Isao Echizen, a researcher at Japan's National Institute of Informatics, told a reporter from the Sankei Shimbun that he had successfully captured fingerprints from photos taken at 3m distance at sufficient resolution to recreate them and use them to fool biometric identification systems (such as fingerprint sensors that unlock mobile phones).
Echizen's research page doesn't provide any more details, and the English-language accounts do not provide links to the Japanese newspaper article, so details are sketchy. According to Agence France Press, the technique requires well-lit photos that are in focus, but does not appear to require special cameras.
The news hook for this is that flashing the peace-sign in photos — as is common in Japan and elsewhere — could expose your fingerprints. This is true! It's also true that cameras' resolution, sensor-speed, low-light sensitivity and autofocus capabilities are on the rise, so this is eminently plausible (after all, a fingerprint sensor is just a camera that takes pictures of your fingerprints).
What's more, efforts to harden fingerprint sensors against recreations have been a failure: in 2013, CCC hackers defeated Apple's countermeasures. Last year, researchers at MSU built showed a method for manufacturing fake fingerprints that could fool phone sensors, all for less than $500; then a design student at RISD made a clever, rubber finger that did the same. There's even a gory procedure for grafting fake fingerprints onto your real fingertips.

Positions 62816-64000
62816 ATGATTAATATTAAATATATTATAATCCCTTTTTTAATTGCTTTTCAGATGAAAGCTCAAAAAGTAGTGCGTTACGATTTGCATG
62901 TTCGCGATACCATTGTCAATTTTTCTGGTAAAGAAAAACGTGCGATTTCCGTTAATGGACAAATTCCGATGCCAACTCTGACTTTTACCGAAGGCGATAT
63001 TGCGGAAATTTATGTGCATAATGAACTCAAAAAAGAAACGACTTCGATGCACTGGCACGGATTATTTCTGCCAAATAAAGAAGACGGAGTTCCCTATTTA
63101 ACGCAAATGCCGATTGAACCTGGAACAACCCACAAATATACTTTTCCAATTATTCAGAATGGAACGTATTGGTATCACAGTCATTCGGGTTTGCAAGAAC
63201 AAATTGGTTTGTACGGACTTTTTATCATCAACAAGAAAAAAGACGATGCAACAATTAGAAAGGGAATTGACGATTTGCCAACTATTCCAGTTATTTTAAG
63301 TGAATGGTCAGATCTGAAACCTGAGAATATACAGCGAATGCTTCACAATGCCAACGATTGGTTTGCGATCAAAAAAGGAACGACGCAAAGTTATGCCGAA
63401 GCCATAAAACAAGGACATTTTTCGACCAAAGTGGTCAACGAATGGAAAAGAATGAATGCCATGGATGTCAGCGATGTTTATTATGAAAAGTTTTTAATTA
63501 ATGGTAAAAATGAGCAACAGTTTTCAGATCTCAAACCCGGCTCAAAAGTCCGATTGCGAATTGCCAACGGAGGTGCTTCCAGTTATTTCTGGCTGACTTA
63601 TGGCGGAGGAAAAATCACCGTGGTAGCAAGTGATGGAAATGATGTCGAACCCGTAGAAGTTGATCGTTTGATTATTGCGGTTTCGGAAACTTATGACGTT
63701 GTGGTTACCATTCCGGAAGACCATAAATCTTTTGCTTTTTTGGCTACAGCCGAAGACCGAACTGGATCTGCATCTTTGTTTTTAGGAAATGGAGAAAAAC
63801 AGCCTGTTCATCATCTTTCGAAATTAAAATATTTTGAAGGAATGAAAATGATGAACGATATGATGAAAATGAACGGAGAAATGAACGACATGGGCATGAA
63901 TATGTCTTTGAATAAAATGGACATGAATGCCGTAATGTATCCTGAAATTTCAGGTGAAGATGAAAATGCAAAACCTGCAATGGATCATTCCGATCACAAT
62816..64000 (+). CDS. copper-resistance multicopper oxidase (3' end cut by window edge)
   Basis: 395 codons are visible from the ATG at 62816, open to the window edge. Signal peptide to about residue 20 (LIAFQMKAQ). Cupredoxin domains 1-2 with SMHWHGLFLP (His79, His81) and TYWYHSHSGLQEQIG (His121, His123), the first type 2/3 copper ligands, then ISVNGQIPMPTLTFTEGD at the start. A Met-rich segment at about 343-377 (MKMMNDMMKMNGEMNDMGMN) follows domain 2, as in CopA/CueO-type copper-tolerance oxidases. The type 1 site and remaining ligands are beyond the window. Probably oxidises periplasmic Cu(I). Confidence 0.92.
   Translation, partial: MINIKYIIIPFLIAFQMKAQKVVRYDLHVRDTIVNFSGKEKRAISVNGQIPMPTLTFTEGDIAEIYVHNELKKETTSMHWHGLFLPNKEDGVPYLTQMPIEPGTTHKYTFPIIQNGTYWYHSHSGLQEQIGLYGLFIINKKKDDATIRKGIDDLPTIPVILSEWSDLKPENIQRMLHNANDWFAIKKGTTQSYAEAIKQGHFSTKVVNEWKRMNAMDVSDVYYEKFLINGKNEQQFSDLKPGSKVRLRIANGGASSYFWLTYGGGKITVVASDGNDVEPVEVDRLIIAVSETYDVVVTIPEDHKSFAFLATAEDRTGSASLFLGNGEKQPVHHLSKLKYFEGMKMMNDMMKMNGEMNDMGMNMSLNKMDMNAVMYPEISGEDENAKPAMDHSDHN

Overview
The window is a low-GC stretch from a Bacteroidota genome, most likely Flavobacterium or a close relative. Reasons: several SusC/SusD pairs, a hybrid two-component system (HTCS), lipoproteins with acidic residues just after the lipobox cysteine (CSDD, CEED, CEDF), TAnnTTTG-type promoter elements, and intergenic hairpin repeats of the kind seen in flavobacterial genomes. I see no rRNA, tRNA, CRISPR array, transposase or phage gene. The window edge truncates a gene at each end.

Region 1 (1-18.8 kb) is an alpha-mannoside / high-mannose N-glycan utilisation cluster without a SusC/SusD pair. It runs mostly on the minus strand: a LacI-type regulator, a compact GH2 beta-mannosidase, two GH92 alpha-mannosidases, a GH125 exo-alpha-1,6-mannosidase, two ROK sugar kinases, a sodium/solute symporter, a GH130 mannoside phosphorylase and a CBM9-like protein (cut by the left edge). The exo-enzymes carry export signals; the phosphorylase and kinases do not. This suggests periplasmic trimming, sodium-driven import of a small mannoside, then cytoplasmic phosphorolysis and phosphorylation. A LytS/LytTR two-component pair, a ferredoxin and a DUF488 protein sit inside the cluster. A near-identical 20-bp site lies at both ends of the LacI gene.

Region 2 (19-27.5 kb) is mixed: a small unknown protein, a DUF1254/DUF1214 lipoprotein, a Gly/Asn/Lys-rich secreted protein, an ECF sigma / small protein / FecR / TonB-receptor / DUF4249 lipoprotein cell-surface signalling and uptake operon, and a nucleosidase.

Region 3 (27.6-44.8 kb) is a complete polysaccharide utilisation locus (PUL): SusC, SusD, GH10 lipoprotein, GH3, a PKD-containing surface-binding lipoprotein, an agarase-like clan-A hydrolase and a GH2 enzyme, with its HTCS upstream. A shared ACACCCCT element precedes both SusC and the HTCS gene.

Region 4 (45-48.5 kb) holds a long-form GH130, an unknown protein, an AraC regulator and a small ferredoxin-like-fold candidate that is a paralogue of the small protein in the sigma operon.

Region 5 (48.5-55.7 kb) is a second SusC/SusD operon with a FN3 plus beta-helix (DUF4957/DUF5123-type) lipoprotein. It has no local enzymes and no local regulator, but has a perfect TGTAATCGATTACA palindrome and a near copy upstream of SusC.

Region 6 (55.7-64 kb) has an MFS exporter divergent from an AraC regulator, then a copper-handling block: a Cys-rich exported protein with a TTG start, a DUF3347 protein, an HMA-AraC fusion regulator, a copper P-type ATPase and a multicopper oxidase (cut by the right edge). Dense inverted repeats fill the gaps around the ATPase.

Biometrics are poor authentication tokens, because they're intrinsically not secrets. In 2008, privacy activists lifted the German Interior Minister's fingers off a waterglass and printed 10,000 sets on acetate that were distributed with a national magazine.
What's more, when your fingerprints leak, you can't get new ones (just ask the 22,000,000 Americans whose fingerprints were leaked to Chinese spies in the OPM hack.
Given all this precedent for this kind of thing, it's worth asking why this unpublished, unreviewed research caught so much news attention. I give credit to the news-hook: this is being reported as a risk that young women put themselves to when they flash the peace sign in photos. Everything young women do — taking selfies, uptalking, vocal fry, using social media — even reading novels! — is presented as a) unique to young women (even when there's plenty of evidence that the trait or activity is spread among people of all genders and ages) and b) an existential risk to the human species (as in, "Why do these stupid girls insist upon showing the whole world their naked fingertips? Slatterns!")
(Image: Sweet Japan, Ragez, CC-BY)